Hospitals are places of healing but if they pose more threat than health, it is a right moment to reconsider if we are at the right place. REUTERS, on Jun23, 2016 reported that the U.S healthcare sector, alone, contributes about 8% in the environmental pollution along with providing healthcare protection to people against the uprising life-threatening diseases. They stated that U.S is the world’s 13th-largest emitter of greenhouse gases (GHG’s) – more than all of the UK. U.S healthcare system despite of their medical efficiency is one of the biggest contributors in the greenhouse gas emission and environmental pollution.

According to the source, emission of this greenhouse gases, either directly or indirectly from the healthcare sector is contributing about 12% in the formation of acid rain, 10% of smog formation. In addition to this, in 2013 about 9% of respiratory diseases are contributed by these harmful gases.

One of the coauthor Dr. Jodi Sherman, from Yale School of Medicine in New Haven, Connecticut said that “Unfortunately in our quest to take care of individual patients, we are causing this undue harm.”

Dr. Jodi Sherman along with an environmentalist Matthew Eckelman, from the Northeastern University for the first time analyzed the emission of gases from the healthcare equipments, goods and services by using an economic model based on a federal data. The research study was published on June9, 2016.

According to the research study published in PLOS one , about 30% increase in the GHG emission from the U.S healthcare sector has been observed over the past decade. The study also listed the largest contributors to emissions by expenditure category; about 36% from healthcare, physician and clinical services contributes about 12% and about 10% is contributed by the Prescription Drugs, excluded the emission of waste anesthetic gases. About 36% of the emission of GHG’s is done by power generation suppliers, 8% by government services and about 4% by the non-residential commercial and healthcare construction and 3% by the basic organic chemicals manufacturing bodies. Emission of chlorofluorocarbon gases (CCL4) from these machines and equipments thinning the ozone layer around us shielding us form the ultraviolet radiations (UV) coming from the sun.

According to another report by REUTERS, it has been reported that U.S hospitals spending heavy amount on the unused cancer drugs, but our concern is where these unused drugs will go? The term “unused cancer drugs “refer to the medicines come in super-sized single used packages and the excess medicine then disposed of. Since, these drugs are used against a deadliest disease, what will happen if they will be disposed improperly? There improper and incomplete disposal poses a deadly threat to the environment health as in, the chemicals released from these medicines when they meet their half-life, indirectly pollute the environment. Addition of these chemicals to water or air turns our environment into an unhealthy place to breathe. It can be said that if sustainability between environment and healthcare is disturbed, it will upset our chances of diseases free survival.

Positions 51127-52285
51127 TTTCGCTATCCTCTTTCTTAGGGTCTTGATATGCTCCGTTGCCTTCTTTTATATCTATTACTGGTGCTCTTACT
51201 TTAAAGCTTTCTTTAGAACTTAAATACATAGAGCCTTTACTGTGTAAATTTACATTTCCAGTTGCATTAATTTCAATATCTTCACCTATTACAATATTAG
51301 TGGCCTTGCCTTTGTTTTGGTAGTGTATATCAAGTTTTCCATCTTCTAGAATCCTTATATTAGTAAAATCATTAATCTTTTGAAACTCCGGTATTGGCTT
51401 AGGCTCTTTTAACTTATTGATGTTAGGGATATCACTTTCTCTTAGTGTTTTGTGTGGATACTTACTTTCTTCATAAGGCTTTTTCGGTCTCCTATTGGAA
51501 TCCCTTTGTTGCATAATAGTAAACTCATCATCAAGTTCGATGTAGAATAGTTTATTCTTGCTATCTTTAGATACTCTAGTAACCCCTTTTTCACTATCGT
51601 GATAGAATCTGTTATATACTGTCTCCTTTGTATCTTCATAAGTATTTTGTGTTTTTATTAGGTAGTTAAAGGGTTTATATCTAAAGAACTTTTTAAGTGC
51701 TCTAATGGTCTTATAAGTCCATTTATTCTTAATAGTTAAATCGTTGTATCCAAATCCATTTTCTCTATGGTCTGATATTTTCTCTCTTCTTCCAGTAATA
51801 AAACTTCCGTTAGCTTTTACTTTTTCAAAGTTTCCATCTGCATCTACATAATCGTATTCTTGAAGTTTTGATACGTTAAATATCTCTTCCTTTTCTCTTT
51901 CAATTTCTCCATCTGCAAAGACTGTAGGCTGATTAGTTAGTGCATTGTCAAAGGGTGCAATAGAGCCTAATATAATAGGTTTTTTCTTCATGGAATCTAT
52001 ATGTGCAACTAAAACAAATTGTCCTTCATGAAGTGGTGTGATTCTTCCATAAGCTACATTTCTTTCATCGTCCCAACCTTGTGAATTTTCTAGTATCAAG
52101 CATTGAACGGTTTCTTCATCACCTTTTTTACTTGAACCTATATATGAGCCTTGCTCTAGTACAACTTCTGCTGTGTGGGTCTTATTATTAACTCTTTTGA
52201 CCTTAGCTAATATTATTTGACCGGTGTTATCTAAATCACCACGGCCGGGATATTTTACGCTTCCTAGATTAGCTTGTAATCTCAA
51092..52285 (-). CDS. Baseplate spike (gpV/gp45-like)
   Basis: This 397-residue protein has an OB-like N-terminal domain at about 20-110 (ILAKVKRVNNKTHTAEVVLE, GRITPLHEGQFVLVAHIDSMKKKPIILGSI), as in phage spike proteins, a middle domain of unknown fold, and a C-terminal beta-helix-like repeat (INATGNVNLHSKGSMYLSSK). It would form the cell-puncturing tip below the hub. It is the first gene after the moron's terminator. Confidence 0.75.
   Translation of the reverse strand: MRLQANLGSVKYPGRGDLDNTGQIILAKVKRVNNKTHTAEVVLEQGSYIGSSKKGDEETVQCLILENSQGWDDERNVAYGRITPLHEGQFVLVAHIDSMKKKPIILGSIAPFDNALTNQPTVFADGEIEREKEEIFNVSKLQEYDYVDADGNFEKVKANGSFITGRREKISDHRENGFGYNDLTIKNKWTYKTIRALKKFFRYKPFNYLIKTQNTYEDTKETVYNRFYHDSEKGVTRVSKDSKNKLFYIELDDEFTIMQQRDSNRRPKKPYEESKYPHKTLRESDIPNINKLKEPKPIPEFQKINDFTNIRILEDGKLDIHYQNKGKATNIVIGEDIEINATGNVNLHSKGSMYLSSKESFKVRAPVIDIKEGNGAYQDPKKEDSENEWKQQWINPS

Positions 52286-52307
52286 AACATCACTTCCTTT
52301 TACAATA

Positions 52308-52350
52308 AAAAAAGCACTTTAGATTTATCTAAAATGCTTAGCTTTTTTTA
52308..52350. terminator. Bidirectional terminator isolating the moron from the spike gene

An estimated number of 12.6 million deaths occurred each year due to environmental pollution – WHO and about 8% of the greenhouse emission is contributed by the healthcare sector in United States.

An environmental engineer Matthew Eckelman amidst the interview said that, “We don’t want to imply that we should compromise on patient care for the sake of these emissions.” He also added “But there are many opportunities to reduce this waste without compromising quality of care without affecting the patient experience at all.”

There is an inverse relation between the environment sustainability and disease burden. Nature demands balance in everything; from day and night to sleep and wake cycle. Similarly, cleaner environment mean less diseases provision. World Health Organization (WHO) has started taking steps towards the development of green hospitals which are more likely to protect the environment from the hospital pollutants. For example, the development of green hospitals or neutral or carbon-negative hospitals reduce the emission of carbon into air. These hospitals are architected with green walls and green roofs along with overgrown greenery outside the hospitals. Though, no hospital has yet acquired carbon neutral or carbon-negative, toxic free built environment, zero waste status, the work is in process.

WHO has provided seven elements of a climate friendly environment: Energy efficiency, Green building design, Alternative energy generation, Transportation, Food, Waste and Water.

If these elements are incorporated into actions while building a healthcare center, there is a huge margin that we can keep the provision of medical facilities upgraded along with the sustainability between the environment.